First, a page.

# [Edu-sig] Introducing Python to Engineering Students

Warren Sande warren.sande at rogers.com
Thu Mar 13 04:19:52 CET 2008

```By the way, here is a non-OO version of a the fractals program that uses Pygame to display the output.

Warren Sande

#-------------------------
# Simple fractal program using Pygame to display results
# (Based on Kirby Urner's OO version)
import pygame, sys
palette = [(0,0,0)]

def mkpalette():
global palette
for i in range(0,255):
palette.append((i*5%200 + 20, i*7%200 + 20, i*11%200 + 20))
return palette

def compute_fractal(n, uleft_x, uleft_y, lright_x, lright_y):
global pixels
xwidth = lright_x - uleft_x
ywidth = uleft_y  - lright_y
pixels = []
for x in range (500):
pixel_row = []
for y in range (500):
percentx = x/500.0
percenty = y/500.0
xp = uleft_x + percentx * xwidth
yp = uleft_y - percenty * ywidth
z = complex(xp,yp)
o = complex(0,0)
dotcolor = 0
for trials in range(n):
if abs(o) <= 2.0:
o = o**2 + z
else:
dotcolor = trials
break
pixel_row.append(palette[dotcolor])
pixels.append(pixel_row)

mkpalette()
pixels = []
print "computing fractal..."
compute_fractal(64, -2, 1.25, 0.5, -1.25)
print "done."
screen = pygame.display.set_mode((500,500))
f_surf = pygame.Surface((500, 500))
for x in range(500):
for y in range(500):
f_surf.set_at((x, y), pixels[x][y])
screen.blit(f_surf, [0,0,500,500])
pygame.display.flip()
while True:
for event in pygame.event.get():
if event.type == pygame.QUIT:
sys.exit()
#-------------------------

----- Original Message ----
From: Warren Sande <warren.sande at rogers.com>
To: edu-sig at python.org
Sent: Tuesday, March 11, 2008 12:20:02 AM
Subject: Re: [Edu-sig] Introducing Python to Engineering Students

David,

For output graphics, you might want to have a look at Pygame.  It is a wrapper for the SDL library.  It has functionality for creating graphics windows, drawing, sprites, etc.  But what might be of interest for you is the simple set_at(x,y) method, to set the color of individual pixels in a window.

I have found the Pygame documentation to be pretty good.

Here is a simple example of plotting a sinewave using set_at()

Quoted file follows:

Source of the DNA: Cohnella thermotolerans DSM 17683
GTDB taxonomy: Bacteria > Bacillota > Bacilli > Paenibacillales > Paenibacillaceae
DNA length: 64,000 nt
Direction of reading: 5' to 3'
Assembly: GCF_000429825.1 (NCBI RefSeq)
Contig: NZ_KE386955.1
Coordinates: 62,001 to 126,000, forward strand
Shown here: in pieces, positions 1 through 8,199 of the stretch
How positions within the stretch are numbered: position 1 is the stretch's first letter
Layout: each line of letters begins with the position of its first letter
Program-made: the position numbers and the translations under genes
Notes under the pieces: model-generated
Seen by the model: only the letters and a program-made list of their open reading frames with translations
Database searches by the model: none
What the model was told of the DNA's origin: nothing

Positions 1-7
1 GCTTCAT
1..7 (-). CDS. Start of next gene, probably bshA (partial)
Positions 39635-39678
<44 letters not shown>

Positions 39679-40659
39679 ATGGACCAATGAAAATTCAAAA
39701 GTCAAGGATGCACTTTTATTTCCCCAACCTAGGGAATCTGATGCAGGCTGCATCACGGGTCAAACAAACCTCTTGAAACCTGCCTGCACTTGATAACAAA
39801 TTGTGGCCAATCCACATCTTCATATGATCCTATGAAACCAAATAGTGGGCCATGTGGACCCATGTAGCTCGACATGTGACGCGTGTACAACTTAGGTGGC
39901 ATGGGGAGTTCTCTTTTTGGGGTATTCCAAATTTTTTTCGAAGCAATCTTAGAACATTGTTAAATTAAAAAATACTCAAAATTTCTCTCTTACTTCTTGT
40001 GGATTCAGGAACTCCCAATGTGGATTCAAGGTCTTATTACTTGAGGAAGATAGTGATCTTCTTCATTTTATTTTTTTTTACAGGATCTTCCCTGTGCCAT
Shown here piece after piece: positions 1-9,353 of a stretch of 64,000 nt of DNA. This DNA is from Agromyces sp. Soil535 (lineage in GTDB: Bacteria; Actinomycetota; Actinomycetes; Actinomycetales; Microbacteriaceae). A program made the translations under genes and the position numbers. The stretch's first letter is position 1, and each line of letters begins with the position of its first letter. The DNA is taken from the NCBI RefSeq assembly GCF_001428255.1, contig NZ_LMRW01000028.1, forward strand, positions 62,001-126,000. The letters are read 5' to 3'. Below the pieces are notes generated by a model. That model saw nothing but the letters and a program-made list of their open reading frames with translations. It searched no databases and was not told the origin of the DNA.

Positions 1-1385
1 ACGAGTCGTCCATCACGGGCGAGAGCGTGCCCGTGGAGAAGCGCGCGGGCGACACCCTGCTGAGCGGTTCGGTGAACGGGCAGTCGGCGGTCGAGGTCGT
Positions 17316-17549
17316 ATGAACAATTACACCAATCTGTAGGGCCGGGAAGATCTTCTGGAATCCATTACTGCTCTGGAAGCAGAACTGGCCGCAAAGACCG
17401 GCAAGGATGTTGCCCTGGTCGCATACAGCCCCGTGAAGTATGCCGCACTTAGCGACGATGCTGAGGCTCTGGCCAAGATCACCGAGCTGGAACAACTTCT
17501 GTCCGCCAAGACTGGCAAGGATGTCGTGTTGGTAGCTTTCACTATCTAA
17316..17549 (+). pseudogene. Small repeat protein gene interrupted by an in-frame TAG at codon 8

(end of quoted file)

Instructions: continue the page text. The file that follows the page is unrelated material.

#-----------------------------
import pygame, sys, math
screen = pygame.display.set_mode([640,480])
for x in range(0, 640):
y = int(math.sin(x/640.0 * 4 * math.pi) * 200 + 240)
screen.set_at([x, y],[255,0,0])
pygame.display.flip()
while True:
for event in pygame.event.get():
if event.type == pygame.QUIT:
sys.exit()
#------------------------------

Warren Sande

----- Original Message ----
From: David MacQuigg <macquigg at ece.arizona.edu>
To: edu-sig at python.org
Sent: Monday, March 10, 2008 10:28:21 PM
Subject: [Edu-sig] Introducing Python to Engineering Students

I've been asked to give an intro to Python for a freshman class with 150 students at University of Arizona.  The class is taught in the Electrical and Computer Engineering Department, and is titled Computer Programming for Engineering Applications. The language is C (Hanly & Koffman, Problem Solving and Program Design in C).

I think a nice way to do this will be an application where we can show the advantages of both languages - the computation of Mandelbrot images http://en.wikipedia.org/wiki/Mandelbrot_set.  Python will provide the high-level "glue" which brings everything together in a nice programming environment, and C will provide the raw power for the loop that actually computes the pixels.  My initial tests show this loop running about 100 times faster in C than in Python.

The challenge is to do this without overwhelming the students.  The plan is to make everything as simple as possible, just follow the instructions, except the loop itself, which the students will write in C, based on what I have written in Python.  See http://ece.arizona.edu/~edatools/ece175/projects/mandelbrots/mbrotHW.html.

Suggestions are welcome.  Has anyone done something like this before?  Can you improve on my code (I'm not a Python expert), or even suggest something entirely different?

There is one major piece I would like to add to what I have so far - output graphics.  This demo would really be cool if the students could see these glorious images appear on their screen instead of an array of numbers.  I looked at the Python Imaging Library http://www.pythonware.com/products/pil/index.htm, and I don't see any examples that I can work from in converting an array of numbers into an image, just a lot of dense reference material that assumes I already know these image data formats.  Maybe there is a simpler way.  Help from someone with experience in Python graphics would be most appreciated.

-- Dave

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